Immigrant Market: Creating Homeownership Opportunities for New Americans 4 (2001), available at http://content.knowledgeplex.org/kp2/img/cache/kp/2553.pdf. 36. See Deyanira Del Rio, Kirwan Inst. for the Study of Race & Ethnicity, Mortgage Lending and Foreclosures in Immigrant Communities: Expanding Fair Housing and Fair Lending Opportunity Among Low Income and Undocumented Immigrants 6 (2009); Azam Ahmed & Karoun Demirjian, Credit Offered to Illegal Residents: Banks Target Workers Without Documents, Chi. Trib., Feb. 15, 2007, at 1; Miriam Jordan, Legal and Illegal, Welcome: Small Banks for Latinos Move into the Void, Serve a Hungry Market, Wall St. J., Nov. 10, 2007, at B1 [hereinafter Legal and Illegal, Welcome]; E. Scott Reckard et al., Banking on Illegal Immigrants: A Move to Issue Credit Cards to People Without Social Security Numbers Draws Anger and Praise, L.A. Times, Feb. 14, 2007, at A1; Laura Sonderup, The Business of Immigrant Markets: Providing Access to Financial Services, 60 Consumer Fin. L. Q. Rep. 503, 503 (2006); see also Michael A. Frias, FDIC Report: Linking International Remittance Flows to Financial Services: Tapping the Latino Immigrant Market, Supervisory Insights, 17, 20 (2004), available at http://www.fdic.gov/regulations/examinations/ supervisory/insights/siwin04/siwin04.pdf. Banks offering ITIN mortgages include Banco Popular, Wells Fargo, Citibank, Fifth Third, North Shore Bank, and Second Federal Savings & Loan. See Steve Bergsman, Banks Are Quietly Wooing Undocumented Immigrants, Am. Banker, June 1, 2005, available at http://www.americanbanker.com/usb_issues/115_6/-2513511.html; Jordan, Legal and Illegal, Welcome, supra at B1; Robin Sidel, Banks Court Illegal Immigrants with Loans: Mortgages Are Offered as Growing Trend Sparks Reluctance, Criticism, Wall St. J., May 3, 2007, at C1. 37. Social Security Number and Individual Taxpayer Identification Number Mismatches and Misuse: Hearing Before the Subcomm. on Oversight and Subcomm. on Soc. Sec. of the Comm. on Ways & Means, 108th Cong. 37, 39 (2004) (statement of Michael Brostek, Director, Tax Issues, General Accounting Office) [hereinafter ITIN Testimony]. To receive an ITIN, an applicant must provide the tax return for which an ITIN is needed along with verification of identity and foreign status (through a passport, driver’s license, or foreign identification card). Id. at 8. 38. Anna Gorman, Illegal Residents, Diligent Owners; Data Show That Fewer Immigrants Than U.S. Citizens Are Delinquent on Their Mortgages, L.A. Times, Oct. 6, 2008, at B1.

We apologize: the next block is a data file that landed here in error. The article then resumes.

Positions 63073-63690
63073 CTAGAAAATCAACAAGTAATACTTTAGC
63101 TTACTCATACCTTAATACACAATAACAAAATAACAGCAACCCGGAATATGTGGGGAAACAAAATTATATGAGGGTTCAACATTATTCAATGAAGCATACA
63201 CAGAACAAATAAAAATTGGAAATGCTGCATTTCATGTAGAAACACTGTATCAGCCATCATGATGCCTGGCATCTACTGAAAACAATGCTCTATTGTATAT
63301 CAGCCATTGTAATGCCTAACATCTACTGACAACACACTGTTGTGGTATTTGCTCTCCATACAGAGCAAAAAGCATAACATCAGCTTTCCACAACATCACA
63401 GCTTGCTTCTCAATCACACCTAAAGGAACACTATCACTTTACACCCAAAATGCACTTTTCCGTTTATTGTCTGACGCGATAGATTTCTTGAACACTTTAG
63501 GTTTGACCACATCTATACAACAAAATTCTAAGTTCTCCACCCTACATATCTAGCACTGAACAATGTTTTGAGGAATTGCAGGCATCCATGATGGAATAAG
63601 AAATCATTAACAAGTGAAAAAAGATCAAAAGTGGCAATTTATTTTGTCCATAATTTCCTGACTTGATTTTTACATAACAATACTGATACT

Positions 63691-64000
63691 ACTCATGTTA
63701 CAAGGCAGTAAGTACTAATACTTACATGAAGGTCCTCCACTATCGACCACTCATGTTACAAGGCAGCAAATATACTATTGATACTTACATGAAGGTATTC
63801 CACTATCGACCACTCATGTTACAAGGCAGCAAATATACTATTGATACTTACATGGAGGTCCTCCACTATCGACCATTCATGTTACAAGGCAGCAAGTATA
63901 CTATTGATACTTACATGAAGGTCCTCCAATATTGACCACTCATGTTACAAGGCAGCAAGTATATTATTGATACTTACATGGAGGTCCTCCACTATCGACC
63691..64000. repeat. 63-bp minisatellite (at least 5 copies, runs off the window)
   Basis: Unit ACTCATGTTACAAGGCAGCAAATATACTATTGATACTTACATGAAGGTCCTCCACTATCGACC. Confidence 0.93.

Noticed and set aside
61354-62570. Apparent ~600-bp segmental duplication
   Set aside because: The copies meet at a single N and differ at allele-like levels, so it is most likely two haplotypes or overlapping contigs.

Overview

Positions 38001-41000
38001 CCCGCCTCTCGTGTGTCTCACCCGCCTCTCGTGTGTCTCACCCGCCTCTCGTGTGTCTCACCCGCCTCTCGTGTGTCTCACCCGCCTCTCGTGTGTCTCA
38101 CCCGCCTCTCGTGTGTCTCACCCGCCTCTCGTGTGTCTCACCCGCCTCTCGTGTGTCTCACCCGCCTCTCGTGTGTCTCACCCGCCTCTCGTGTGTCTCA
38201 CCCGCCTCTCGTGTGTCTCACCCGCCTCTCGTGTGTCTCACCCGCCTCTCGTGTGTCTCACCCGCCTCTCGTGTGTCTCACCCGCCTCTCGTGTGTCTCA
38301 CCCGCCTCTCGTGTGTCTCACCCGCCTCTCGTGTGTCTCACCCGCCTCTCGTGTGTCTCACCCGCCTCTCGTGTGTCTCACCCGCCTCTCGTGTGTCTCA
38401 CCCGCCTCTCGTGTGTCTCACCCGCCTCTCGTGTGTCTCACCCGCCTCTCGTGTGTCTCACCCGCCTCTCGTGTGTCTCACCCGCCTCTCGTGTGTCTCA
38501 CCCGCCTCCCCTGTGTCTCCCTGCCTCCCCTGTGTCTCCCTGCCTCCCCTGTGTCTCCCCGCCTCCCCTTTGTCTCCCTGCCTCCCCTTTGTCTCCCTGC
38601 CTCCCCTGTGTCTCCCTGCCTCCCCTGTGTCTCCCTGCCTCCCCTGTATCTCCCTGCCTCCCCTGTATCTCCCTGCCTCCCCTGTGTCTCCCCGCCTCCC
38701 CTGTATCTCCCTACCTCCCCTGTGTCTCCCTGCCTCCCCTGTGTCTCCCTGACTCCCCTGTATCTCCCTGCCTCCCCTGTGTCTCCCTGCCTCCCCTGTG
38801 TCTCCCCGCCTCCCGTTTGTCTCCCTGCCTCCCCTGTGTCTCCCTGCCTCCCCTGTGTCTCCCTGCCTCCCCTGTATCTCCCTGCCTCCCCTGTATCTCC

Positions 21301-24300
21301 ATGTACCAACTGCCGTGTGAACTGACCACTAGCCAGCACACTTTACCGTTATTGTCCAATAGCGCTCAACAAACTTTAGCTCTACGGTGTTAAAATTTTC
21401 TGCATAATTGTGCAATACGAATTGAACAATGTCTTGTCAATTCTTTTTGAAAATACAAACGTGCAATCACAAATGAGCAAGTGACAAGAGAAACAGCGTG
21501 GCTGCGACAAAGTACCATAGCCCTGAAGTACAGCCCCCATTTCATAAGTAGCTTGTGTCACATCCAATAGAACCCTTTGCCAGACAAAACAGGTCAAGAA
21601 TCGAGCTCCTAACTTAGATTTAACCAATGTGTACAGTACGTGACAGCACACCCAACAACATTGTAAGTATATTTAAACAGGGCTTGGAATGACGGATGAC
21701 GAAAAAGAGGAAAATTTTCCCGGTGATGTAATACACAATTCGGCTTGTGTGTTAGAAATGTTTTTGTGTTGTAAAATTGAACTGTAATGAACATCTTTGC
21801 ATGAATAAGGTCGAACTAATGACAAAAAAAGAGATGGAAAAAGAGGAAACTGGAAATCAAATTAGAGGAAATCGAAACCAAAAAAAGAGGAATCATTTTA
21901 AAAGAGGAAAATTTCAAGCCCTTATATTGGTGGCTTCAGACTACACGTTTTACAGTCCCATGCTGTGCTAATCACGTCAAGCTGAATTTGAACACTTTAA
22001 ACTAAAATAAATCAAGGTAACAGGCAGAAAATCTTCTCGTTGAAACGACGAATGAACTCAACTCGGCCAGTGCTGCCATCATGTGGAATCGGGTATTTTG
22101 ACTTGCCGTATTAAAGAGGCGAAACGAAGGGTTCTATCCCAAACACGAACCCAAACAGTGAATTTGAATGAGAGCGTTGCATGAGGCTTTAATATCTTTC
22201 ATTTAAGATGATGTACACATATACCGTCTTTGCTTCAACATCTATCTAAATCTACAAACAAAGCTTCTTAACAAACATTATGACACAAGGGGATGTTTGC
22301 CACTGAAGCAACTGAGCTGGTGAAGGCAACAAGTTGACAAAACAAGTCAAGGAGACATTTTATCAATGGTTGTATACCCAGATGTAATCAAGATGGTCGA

Ondersma Final C 1_.doc